Three years ago, when my husband and I were waiting to adopt our first child, I was sitting in my living room with a group of friends. As we laughed and enjoyed tea and wine, the subject of having children came up. “When I gave up my baby for adoption…” my friend began, as she launched into her story. I inwardly cringed, mentally correcting her terminology. Placed, I thought. You placed the baby for adoption.
The adoption community is generally familiar with Positive Adoption Language (PAL). We are supposed to say “birth mother” or “biological mother,” not “real mother” or “natural mother.” And she doesn’t “give up” or “put up” a child for adoption, she “places” the child or “makes an adoption plan.”
During that first adoption process, I shared a PAL list from one of my adoption books with my parents and siblings as we sat around the dining room table. My mother asked, “Don’t you think a birth mother feels that she does ‘give up’ her baby?” I brushed off her comment, too engrossed in my adoption education to consider her question. I was preparing for adoption “by the book.”
Three years later, I am beginning to understand my friend’s choice of words and to ponder my mother’s question. As the mother of two girls adopted domestically, and as the close friend of a birth mother, I know that, while PAL’s positive view of adoption benefits some, PAL isn’t always precise.
Some adoptees do feel that they were “put up for adoption” or given away, depending on their relationship (or lack of one) with their birth parents and on the reasons they came to be adopted. “Placed” suggests a gentle movement, a sweet surrender, and “made an adoption plan” implies a purposeful action, free of emotions. “Put up” or “given away” suggests a harsher, but perhaps more realistic, truth — that adoption is complicated, it’s raw, and it’s not always pretty.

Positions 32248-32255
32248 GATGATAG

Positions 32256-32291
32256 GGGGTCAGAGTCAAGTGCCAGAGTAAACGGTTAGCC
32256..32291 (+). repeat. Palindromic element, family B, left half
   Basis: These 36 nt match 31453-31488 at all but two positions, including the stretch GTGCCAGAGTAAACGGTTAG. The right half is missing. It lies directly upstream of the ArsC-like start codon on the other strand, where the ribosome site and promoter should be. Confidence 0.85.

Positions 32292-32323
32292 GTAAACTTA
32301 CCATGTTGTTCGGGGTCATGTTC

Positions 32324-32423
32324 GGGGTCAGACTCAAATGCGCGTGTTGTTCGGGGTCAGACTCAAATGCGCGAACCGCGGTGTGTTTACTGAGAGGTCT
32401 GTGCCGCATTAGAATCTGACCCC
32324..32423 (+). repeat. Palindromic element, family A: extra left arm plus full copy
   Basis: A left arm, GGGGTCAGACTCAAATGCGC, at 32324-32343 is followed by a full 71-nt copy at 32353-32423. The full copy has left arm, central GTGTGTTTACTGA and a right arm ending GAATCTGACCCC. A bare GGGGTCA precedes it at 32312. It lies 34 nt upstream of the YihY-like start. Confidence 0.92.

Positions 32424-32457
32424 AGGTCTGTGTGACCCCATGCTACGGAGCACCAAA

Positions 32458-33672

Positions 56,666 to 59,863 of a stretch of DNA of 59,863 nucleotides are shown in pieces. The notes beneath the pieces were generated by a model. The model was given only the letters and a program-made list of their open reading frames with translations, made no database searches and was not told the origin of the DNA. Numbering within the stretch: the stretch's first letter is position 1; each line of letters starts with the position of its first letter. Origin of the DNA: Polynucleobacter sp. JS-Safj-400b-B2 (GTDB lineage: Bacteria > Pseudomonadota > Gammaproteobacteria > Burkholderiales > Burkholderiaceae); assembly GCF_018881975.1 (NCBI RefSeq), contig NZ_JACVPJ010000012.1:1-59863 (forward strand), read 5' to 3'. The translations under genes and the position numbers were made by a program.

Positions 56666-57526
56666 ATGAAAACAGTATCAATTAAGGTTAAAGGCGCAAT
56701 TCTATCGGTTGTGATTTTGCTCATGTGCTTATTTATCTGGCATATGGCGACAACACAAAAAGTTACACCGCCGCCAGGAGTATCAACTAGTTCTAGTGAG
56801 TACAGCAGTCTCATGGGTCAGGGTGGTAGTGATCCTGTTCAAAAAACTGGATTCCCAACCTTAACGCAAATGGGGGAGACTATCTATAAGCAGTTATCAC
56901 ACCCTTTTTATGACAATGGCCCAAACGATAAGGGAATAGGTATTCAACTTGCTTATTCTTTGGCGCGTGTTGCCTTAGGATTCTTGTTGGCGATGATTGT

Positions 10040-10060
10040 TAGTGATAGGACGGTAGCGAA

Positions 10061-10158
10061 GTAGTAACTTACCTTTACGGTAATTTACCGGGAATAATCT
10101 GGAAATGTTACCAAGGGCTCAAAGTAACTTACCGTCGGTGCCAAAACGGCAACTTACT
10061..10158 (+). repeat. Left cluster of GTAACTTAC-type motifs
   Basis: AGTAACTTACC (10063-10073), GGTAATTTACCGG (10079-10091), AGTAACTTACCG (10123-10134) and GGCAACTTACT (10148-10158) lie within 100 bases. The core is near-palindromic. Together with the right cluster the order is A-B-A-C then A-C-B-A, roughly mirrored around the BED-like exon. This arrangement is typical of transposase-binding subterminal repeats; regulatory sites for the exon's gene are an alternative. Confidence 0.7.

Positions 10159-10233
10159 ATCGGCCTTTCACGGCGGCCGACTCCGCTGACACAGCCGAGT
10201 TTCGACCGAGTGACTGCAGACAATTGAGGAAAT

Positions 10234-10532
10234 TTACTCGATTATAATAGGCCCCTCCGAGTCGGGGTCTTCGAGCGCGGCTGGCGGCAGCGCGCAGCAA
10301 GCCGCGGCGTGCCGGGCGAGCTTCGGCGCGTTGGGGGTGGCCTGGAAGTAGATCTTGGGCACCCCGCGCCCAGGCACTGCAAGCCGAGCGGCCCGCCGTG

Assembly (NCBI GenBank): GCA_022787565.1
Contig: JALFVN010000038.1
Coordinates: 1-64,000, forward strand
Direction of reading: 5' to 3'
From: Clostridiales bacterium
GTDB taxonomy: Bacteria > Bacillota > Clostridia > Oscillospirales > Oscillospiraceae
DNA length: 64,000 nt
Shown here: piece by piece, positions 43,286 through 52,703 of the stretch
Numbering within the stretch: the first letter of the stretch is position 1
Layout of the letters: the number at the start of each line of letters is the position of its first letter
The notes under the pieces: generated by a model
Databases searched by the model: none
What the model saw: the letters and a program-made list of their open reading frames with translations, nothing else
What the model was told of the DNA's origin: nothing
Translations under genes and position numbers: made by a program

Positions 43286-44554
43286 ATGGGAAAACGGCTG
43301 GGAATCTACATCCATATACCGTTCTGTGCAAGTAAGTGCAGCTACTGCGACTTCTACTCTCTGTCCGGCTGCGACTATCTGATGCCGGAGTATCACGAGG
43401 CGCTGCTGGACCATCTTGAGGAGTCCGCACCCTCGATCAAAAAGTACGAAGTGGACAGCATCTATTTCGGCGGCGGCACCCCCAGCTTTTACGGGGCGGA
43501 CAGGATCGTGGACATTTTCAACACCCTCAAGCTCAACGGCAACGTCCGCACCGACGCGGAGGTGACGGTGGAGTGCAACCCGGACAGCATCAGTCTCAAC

Who am I to correct a woman who has surrendered her child and who uses language that makes me shift in my seat? I may not like her terminology, but her words reflect her reality — she lost a baby. She’s allowed to use any words she wants, and no amount of PAL is going to change her feelings about her situation. And what about my own daughters? Should I correct their choice of words when they are old enough to understand what adoption means and have their own feelings about how they came to be part of our family? I think not.
Please don’t misunderstand me. PAL advocates are not self-serving. As an adoptive mother, I know that there are gross misunderstandings about adoption that are still accepted by the general public. Adoptive parents, birth parents, adoption professionals, and adoptees — we all, if we choose, become adoption educators when we share our stories. PAL is just one way we can gently correct some of the myths surrounding adoption. However, PAL can’t reflect all of the feelings individual members of the triad have about adoption.
We should give ourselves permission to use the terminology that we feel best represents our unique relationships with adoption, and we should respect the language used by others, even if it makes us uncomfortable. Ultimately, I believe that the adoption community wants to promote acceptance and openness. We can do that by showing respect for each other’s choice of words.